The former Gladstone Middle School building in Hazelwood has sat vacant for 15 years.
Now it soon could have a new owner and new life.
The Hazelwood Initiative, a neighborhood development group, has signed papers to purchase the building from Pittsburgh Public Schools for $250,000.
The school board in November awarded the Initiative the option to buy the building, and since then the two sides have been finalizing the language of the agreement.
According to Pittsburgh Public Schools spokesperson Ebony Pugh, the sales agreement is now being circulated among district officials, including the solicitor, to sign it. That process could be completed.
“From that point, the clock ticks on us,” said Sonya Tilghman, executive director of the Hazelwood Initiative. “We have 120 days to finish raising the money and then another 30 days or so to close.”
According to Tilghman, not all of the 150,000-square-foot space will be developed into apartments.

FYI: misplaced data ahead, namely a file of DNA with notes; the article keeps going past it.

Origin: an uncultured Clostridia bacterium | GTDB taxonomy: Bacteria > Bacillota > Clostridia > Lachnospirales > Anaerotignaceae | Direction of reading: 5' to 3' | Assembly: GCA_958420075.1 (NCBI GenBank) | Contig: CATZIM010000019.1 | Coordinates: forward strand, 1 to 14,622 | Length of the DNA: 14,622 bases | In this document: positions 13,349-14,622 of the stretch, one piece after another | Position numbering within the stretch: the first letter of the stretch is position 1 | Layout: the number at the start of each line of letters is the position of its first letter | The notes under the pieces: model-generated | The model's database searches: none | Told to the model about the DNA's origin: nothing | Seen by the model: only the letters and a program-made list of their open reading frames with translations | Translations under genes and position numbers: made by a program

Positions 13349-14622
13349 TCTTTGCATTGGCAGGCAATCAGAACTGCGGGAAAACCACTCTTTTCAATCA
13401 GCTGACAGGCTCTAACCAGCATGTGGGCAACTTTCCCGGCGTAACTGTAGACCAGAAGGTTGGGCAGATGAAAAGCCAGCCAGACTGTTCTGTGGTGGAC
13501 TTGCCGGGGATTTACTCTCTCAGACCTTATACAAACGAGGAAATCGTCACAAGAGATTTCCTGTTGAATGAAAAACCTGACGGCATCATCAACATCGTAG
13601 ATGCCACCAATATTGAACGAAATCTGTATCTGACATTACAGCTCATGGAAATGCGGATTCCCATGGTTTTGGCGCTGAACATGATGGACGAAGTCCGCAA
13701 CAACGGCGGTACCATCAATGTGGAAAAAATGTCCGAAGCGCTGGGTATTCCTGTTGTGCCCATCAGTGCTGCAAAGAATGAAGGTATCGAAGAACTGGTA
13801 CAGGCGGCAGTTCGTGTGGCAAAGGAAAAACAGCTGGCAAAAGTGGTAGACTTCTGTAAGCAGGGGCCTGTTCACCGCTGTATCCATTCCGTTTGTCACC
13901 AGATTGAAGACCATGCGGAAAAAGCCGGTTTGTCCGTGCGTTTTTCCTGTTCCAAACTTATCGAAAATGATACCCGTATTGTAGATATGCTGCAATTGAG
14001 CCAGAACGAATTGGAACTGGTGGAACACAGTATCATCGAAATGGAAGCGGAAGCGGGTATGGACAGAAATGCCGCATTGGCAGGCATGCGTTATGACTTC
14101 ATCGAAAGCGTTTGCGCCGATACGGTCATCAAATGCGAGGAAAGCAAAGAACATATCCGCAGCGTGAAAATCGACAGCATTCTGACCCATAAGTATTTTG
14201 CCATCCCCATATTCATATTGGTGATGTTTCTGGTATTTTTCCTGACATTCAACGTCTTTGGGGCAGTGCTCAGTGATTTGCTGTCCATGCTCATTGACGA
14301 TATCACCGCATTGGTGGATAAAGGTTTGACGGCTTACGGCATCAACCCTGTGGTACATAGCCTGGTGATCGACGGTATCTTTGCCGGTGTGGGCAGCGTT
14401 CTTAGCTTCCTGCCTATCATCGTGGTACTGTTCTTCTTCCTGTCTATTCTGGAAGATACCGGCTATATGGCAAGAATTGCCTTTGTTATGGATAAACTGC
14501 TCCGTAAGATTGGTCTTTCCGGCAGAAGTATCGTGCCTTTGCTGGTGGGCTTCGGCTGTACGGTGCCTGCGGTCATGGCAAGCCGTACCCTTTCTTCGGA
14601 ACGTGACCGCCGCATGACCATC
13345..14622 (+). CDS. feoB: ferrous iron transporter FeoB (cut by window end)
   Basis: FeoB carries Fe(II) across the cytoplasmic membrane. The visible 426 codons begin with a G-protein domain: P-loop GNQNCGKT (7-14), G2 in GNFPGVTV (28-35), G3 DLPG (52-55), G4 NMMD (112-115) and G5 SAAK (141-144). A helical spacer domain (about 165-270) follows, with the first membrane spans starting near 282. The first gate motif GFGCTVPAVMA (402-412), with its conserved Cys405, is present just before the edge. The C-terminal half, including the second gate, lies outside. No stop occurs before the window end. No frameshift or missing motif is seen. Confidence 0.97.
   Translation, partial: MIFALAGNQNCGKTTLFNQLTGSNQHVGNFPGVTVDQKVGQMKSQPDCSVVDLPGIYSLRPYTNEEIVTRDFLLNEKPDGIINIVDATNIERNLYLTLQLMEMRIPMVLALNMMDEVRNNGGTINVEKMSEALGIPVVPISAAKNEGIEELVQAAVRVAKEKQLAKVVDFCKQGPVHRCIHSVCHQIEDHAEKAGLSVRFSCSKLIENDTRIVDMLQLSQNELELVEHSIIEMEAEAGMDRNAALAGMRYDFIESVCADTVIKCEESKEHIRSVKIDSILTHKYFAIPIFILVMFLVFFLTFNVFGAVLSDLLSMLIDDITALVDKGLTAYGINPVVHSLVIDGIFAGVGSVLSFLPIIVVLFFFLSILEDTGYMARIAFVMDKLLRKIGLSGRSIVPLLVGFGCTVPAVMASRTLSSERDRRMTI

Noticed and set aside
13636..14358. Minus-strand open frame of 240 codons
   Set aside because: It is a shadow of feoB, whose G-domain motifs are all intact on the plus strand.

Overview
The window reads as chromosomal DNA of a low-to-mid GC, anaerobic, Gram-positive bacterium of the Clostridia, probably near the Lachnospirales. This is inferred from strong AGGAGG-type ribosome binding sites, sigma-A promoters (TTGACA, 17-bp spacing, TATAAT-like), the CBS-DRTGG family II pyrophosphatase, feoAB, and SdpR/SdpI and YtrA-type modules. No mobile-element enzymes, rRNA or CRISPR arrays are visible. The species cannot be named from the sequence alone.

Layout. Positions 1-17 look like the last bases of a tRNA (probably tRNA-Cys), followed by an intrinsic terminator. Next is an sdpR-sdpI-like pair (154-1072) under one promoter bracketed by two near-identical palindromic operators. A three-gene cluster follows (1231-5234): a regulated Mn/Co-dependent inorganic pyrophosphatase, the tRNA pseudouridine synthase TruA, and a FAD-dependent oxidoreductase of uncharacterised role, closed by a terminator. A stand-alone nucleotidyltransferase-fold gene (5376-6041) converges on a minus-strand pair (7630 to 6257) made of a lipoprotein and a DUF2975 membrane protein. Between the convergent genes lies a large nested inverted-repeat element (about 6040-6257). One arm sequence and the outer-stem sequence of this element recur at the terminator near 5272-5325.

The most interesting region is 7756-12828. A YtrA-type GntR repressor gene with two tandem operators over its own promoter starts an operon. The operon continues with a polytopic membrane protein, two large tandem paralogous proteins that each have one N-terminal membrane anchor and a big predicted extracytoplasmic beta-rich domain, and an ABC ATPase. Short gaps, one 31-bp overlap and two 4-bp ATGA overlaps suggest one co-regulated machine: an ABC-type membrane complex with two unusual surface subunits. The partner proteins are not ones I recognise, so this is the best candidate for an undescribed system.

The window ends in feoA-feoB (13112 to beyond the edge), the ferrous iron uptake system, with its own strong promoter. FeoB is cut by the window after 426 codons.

"Because our housing issues in Hazelwood are greater than anything that can be solved by one building," Tilgham said.
The Initiative is considering space for workforce development, business incubators and the Center for Life, a social service agency in Hazelwood.
“There’s nothing firmly identified yet except for housing," Tilghman said. "We kind of heard pretty clearly about that. The rest of the programming is under development, in part because the size of the building mandates it’s a multi-phase project.”
Tilghman said the plan is to keep the exterior of the school building.
“We have to get inside and see what we can save or not," Tilgham said. "We think we can rehab it. We think there will be selective demolition, but mostly internal to clean out the walls so we can do appropriate size rental units.”
According to the district, maintenance and debt service for Gladstone cost $137,000 annually.
But she said, even after the deal is closed, it will likely be summer 2017 before the construction could begin.
“Part of our issue is making sure people understand these timelines so if they don’t physically see anything happening at the site, that they know it’s still being worked on," Tilghman said.